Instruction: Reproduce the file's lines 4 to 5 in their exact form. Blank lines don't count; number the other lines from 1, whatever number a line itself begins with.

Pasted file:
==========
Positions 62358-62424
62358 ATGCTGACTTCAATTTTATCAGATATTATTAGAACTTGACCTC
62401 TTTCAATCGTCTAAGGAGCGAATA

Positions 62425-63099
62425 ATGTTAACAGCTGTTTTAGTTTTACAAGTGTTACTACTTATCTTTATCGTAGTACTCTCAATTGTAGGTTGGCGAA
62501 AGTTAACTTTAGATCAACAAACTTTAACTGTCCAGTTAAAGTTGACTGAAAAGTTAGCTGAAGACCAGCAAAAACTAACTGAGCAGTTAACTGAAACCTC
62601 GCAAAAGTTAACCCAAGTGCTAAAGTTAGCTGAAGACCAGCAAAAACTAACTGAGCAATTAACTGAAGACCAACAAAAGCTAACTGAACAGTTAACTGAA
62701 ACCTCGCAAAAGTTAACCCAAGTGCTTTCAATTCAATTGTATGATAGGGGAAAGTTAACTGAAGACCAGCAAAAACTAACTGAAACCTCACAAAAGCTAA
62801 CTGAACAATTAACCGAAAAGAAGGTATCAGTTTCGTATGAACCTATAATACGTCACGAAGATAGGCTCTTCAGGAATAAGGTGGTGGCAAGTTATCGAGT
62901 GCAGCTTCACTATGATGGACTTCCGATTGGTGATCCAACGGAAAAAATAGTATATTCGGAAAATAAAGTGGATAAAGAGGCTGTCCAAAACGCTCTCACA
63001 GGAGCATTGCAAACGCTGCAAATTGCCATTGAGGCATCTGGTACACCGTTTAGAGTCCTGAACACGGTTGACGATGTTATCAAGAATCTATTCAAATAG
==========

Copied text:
Positions 62425-63099
62425 ATGTTAACAGCTGTTTTAGTTTTACAAGTGTTACTACTTATCTTTATCGTAGTACTCTCAATTGTAGGTTGGCGAA